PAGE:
Several lawsuits are expected to try to block the change, and a political shift in Washington could also lead to a reinstatement of the rules...
Cerf, considered one of the fathers of the internet, also said he believed that the decision to overturn the rules requiring internet providers to treat all traffic equally was not the last word in the matter.
Several lawsuits are expected to try to block the change, and a political shift in Washington could also lead to a reinstatement of the rules, Cerf told journalists on the sidelines of an annual conference on internet governance in Geneva.
"I don't know yet what is likely to happen," he said, "but if the neutrality rules are never reinstated, then the speculation is that consumer interests will be harmed."
The US Federal Communications Commission adopted this month a proposal by its Republican-appointed chairman Ajit Pai to scrap rules adopted in 2015, which he said were "heavy handed" and discouraged investment and innovation.
Critics say that without the rules, broadband providers could change how the internet works by possibly blocking or throttling services or websites for competitive reasons.
Cerf said that one "extreme example" of what could happen without the rules is an internet that resembles "cable television, where... services vary depending upon ability to pay."
While such a scenario was "pure speculation," he said, "in the absence of those rules in place, many of us, including me, will be very vigilant to watch whether there are any serious side effects."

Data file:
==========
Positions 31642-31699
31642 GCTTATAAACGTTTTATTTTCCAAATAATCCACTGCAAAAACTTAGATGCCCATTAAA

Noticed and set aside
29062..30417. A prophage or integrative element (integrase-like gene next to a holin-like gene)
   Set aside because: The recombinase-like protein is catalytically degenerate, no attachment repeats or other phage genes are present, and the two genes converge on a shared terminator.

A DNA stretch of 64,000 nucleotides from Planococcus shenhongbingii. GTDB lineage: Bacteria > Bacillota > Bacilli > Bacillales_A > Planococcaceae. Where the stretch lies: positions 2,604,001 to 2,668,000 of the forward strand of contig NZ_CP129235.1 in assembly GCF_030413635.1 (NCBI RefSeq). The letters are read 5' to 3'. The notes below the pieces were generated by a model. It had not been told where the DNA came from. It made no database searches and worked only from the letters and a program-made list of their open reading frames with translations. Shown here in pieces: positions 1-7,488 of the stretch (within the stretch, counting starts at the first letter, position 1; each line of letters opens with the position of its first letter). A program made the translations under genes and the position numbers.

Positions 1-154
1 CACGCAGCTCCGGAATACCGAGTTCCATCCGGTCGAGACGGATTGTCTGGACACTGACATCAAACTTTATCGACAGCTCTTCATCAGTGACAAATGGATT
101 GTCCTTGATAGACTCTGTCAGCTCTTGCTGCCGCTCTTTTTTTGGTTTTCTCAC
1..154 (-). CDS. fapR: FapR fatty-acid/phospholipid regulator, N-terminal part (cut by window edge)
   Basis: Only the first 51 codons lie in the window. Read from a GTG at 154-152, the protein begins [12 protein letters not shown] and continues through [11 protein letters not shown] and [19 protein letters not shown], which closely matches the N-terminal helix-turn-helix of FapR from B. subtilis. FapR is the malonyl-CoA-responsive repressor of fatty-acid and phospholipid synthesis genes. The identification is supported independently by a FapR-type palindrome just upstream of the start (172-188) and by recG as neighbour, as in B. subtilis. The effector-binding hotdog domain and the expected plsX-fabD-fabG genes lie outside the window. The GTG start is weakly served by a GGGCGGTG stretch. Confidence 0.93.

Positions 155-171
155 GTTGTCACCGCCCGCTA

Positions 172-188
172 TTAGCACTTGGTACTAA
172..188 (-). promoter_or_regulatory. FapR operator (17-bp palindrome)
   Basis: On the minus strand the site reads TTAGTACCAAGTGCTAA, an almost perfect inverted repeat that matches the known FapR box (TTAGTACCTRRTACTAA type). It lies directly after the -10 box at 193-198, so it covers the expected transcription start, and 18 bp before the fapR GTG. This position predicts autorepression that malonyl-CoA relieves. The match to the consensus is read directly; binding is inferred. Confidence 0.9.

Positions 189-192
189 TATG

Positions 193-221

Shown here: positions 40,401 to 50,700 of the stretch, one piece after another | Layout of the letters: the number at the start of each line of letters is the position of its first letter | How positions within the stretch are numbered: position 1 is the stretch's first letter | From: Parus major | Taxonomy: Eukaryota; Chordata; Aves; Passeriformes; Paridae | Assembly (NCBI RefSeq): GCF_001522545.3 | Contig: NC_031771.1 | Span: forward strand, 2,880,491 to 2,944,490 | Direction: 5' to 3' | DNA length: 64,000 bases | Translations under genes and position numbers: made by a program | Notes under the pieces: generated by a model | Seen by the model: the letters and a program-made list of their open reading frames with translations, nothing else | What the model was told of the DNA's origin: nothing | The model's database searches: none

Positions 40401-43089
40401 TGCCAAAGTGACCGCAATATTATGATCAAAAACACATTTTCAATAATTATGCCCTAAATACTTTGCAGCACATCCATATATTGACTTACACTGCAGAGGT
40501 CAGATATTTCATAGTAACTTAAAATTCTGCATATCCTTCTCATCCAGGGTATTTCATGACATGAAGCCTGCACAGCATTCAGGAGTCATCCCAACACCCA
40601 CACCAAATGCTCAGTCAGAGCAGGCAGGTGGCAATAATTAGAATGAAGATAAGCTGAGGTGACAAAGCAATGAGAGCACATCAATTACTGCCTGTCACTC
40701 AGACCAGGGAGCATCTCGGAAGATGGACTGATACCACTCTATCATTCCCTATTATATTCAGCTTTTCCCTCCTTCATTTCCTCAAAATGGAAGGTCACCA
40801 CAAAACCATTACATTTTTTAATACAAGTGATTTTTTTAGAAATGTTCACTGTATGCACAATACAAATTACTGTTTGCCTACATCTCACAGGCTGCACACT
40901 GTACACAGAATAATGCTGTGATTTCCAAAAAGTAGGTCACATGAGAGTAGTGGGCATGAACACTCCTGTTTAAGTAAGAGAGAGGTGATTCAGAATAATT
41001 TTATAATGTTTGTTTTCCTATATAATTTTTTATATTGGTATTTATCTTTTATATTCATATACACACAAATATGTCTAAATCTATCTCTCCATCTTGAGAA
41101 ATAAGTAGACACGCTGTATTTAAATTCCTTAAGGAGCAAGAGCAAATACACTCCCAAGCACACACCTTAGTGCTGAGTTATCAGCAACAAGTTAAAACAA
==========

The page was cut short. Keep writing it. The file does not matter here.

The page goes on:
Cerf, who co-invented the protocols used online, also addressed the current bitcoin bonanza, warning that the appetite for the volatile virtual currency, whose value has skyrocketed, "bears some similarity" to the Dutch "tulip craze" in the 17th century.
Before that bubble burst in 1637, exotic tulips were considered the ultimate luxury accessory and status symbol, with people mortgaging houses and selling businesses just to buy a bulb.
Cerf also cautioned that the "blockchain" technology that underpins cryptocurrencies was not optimal in areas where there is a very high rate of transactions.
"It certainly does not have the character of a system for keeping track of... billions of transactions a day," he said.
"Blockchain is not a solution to everything, and it is certainly not pixie dust that you sprinkle on something and suddenly it causes a miracle," he said, though he acknowledged it is "a potentially useful technology for some things."
Despite being a high-ranking Google executive, Cerf is not as enamoured with technology as one might expect.
During Thursday's press conference, he scribbled notes on paper, acknowledging that "for me, this is like a plug-in extra memory."
A few years ago, he sounded the alarm over the danger that all the documents and images saved on digital devices might one day become unreadable, plunging the world into a "digital Dark Age".
"I am still very worried about digital preservation," he said Thursday.
Pointing to the old floppy disks full of data in his basement, he warned that when you save information digitally, there is no guarantee that there will be readers or the software needed to retrieve it in the future.
"I'm thinking in 100-year, 500-year terms here," he said.
"If our world is increasingly manifesting in digital form, and if we want our descendants to know something about our world, we are going to have to figure out how to make sure the digital information is still retrievable and understandable."